How can I divorce the idea of $$ from the asking for greater performance and goal setting ?


The situation is that we are at the Annual Goal setting time of year for us.

The work in this unit is pretty well trans-actional, filling electronic document delivery requests.

The request comes in and the request is filled.

We are in a University Library, so it is very difficult to tie much of what we do to profits.

My staff is already at the point of filling all possible transitions by the end of each day.

Over the years the unit has become more and more efficient and cost effective.

Basically, the staff is excellent at the core Job Tasks.

This time of year I ask them to come up with new goals and special project goals to work on in the coming year.

I keep getting push-back from one of my directs that insists that as his core job tasks are excellent (which they are) that he feels I am asking too much of him to add more goals and tasks to his work without greater compensation.

He will help cover on some cross-training duties in another department.  He has completed projects when I assigned them to him. He reluctantly accepts after I clearly state my expectations and make it known that this "is" part of the job.

I'll spare you all greater details unless asked.

This is the basics of the question.  This direct is clearly motivated most by salary.  

I have tried the occasional small bonus when extra help is given, treating to lunch, giving positive feedback and praise recognition, etc...

The result is always the same.  

Whenever I ask him to create an annual goal or start a new project that is outside of the "daily transactions" he expresses his dissatisfaction at the whole idea of asking for more and greater performance without $$ compensation.

I have very little control of his salary.  
And yet, am I not expected to always ask my directs to do more and be exceptional ?

Is he right ?  Is there a point at which my desire to ask more of my directs is unjust without compensation in salary?

Can I just say "Hey, you guys just keep up the excellent work.  No new goals this year."

JonathanGiglio's picture
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MT upfront - "If the industry (even University libraries) get 5% more efficient each year, your team must be 5% more efficient as well - JUST TO KEEP UP."

It may be that this employee knows you're stuck and can't give him any more money so he enjoys needling you as you are powerless to make change. I would make every effort to set the expectations that a) stretch goals ARE a part of your CORE function and b) that additional compensation will not be discussed as part of CORE functions, which include stretch goals.

It sounds like your team might actually be inefficient. If you are completely all of your core tasks and not delegating something to the floor, you might actually be overstaffed. I don't know what it's like to ramp up and down staff at your location however and that process might be too inefficient, making keeping existing staffing levels intact.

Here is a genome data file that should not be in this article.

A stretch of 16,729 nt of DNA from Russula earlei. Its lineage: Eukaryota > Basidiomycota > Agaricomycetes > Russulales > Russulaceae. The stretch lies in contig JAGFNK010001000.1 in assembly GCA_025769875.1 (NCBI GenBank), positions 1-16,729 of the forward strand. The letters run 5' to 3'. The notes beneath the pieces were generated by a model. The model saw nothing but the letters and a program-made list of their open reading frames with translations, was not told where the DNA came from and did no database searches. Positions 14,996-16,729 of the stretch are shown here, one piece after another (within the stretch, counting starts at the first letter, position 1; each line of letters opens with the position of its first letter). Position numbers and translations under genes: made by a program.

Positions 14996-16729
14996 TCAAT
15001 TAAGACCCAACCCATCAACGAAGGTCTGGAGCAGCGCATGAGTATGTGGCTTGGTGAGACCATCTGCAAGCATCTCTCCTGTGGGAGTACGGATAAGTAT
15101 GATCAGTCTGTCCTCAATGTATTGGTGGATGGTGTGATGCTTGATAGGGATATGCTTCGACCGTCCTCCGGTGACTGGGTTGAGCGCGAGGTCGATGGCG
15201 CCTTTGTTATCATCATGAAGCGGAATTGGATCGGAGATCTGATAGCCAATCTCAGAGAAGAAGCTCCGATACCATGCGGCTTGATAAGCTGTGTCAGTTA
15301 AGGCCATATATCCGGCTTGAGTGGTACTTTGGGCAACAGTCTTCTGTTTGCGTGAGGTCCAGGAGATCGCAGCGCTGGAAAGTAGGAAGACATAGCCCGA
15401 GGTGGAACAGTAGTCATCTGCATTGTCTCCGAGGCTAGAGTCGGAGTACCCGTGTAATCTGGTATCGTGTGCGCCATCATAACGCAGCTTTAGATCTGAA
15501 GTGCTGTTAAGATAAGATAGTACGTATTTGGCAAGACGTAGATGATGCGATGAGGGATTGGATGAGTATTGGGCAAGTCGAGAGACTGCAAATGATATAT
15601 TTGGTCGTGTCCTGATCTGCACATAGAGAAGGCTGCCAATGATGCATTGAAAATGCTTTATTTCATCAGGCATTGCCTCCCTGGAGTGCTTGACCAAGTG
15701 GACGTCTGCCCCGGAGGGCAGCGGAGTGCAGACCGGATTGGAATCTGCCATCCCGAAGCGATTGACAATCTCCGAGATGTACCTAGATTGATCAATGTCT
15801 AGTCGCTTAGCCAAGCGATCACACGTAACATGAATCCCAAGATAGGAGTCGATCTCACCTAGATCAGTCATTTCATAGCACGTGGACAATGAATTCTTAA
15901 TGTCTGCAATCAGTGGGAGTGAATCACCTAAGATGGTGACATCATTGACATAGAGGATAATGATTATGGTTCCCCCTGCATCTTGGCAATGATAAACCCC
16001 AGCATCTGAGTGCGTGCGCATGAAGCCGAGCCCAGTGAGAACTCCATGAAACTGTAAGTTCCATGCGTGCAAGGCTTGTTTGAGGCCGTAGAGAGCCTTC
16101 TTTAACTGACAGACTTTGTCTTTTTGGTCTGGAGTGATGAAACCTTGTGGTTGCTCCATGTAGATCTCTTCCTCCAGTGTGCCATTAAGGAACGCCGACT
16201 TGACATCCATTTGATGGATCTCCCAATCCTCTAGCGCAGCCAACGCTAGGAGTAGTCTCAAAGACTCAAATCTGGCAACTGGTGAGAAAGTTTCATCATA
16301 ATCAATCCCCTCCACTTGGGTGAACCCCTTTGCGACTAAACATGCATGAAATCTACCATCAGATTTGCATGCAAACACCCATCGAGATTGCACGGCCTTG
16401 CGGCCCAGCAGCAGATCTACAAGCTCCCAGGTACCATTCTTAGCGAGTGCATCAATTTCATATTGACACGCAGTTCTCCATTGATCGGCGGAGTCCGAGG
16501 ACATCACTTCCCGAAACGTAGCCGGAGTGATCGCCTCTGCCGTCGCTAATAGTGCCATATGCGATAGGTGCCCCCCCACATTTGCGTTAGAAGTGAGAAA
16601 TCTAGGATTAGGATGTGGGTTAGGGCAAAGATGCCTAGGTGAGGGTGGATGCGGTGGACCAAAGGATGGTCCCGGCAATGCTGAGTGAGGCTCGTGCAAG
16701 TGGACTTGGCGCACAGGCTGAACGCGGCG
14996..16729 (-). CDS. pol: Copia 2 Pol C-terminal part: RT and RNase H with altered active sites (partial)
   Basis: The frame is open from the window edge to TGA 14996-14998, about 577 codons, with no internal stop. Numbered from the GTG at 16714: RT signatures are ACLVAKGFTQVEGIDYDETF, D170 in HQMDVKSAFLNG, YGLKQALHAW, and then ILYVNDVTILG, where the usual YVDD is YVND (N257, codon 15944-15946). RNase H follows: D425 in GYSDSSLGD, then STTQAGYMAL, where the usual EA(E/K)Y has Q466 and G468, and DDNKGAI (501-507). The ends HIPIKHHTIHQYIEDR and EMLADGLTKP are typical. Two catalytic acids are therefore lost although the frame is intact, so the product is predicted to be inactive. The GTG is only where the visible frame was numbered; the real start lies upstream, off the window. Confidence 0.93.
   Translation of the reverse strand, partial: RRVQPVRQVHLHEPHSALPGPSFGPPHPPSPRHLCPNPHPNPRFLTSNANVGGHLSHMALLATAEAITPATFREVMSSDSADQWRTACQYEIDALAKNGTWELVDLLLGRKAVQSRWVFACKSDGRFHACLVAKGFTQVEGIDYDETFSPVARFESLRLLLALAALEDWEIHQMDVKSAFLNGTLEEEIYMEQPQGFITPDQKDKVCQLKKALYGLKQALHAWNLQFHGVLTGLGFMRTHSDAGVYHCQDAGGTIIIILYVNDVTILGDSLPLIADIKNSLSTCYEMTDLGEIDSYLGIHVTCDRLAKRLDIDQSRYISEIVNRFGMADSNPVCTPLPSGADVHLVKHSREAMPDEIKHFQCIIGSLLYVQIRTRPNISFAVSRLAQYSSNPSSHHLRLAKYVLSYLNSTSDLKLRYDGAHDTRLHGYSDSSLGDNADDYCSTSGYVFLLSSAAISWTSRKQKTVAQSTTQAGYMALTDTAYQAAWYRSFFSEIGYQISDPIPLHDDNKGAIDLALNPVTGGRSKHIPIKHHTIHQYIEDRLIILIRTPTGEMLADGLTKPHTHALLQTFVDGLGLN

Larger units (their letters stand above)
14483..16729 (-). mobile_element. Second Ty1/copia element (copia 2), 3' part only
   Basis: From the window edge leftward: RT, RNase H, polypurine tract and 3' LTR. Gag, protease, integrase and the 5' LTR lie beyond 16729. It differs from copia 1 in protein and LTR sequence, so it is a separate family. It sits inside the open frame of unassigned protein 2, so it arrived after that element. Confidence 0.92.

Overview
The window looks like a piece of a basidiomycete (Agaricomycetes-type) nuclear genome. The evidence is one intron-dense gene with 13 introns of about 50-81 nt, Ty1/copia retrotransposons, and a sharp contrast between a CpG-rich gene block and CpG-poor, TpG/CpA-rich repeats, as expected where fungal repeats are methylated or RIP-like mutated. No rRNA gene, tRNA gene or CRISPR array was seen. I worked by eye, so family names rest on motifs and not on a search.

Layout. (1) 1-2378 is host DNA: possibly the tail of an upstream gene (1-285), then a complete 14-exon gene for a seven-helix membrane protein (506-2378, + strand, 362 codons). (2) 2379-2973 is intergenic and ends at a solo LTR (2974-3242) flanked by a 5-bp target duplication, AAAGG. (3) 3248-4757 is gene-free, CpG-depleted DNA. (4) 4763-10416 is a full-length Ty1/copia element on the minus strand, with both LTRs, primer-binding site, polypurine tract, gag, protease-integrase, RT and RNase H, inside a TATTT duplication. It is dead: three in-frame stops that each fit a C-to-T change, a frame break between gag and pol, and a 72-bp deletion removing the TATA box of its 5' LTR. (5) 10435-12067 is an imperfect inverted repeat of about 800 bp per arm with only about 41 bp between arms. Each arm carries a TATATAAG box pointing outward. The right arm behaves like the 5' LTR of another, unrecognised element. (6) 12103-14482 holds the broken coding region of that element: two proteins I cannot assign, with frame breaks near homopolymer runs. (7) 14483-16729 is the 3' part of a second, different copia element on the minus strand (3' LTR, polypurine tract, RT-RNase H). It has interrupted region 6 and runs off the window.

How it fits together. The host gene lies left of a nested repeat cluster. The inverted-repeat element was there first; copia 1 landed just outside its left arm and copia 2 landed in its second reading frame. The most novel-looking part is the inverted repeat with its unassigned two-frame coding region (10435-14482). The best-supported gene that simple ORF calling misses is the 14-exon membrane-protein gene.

Everyone should be getting better all the time. Of course, the best managers are those who get others promoted. Are you helping this employee with his career path and growth trajectory. You should be upfront with this employee and let them know there are unlikely to be large salary increases here, no matter which stretch goals are set. And, if your employee continued to receive ever greater and greater compensation for the same level role, eventually they would price themselves out of a job because you could just hire someone else cheaper to replace them.

Hopefully I've given you a couple ideas to think about. Good luck!!


uncleauberon's picture

 Jonathan :

Thanks for the help.  It helps keep me strong.

I think I'll have to practice keeping him on target by saying that we are not discussing compensation right now.  

I am familiar with the "keeping up with the company % argument".    I understand it, but he is just not buying it.

He and some of my other directs don't mind making little improvements to quality and efficiency over the year.  They do it and I see it.

They just think that those improvements should rate them as "exceptional".  They feel that the road of  continual improvement is a dead end to burnout street with little or no benefit.

It also did not help that our University President just released a statement that said that our enrollment hours are down by 5%.

And that any consideration or discussion for salary increases will be postponed past the projected date of January until who knows when.


It is just very difficult for me to tell him and the rest of my team that I am expected to push them and challenge them to increase effectiveness and efficiency among a backdrop that they see no increase in reward for them.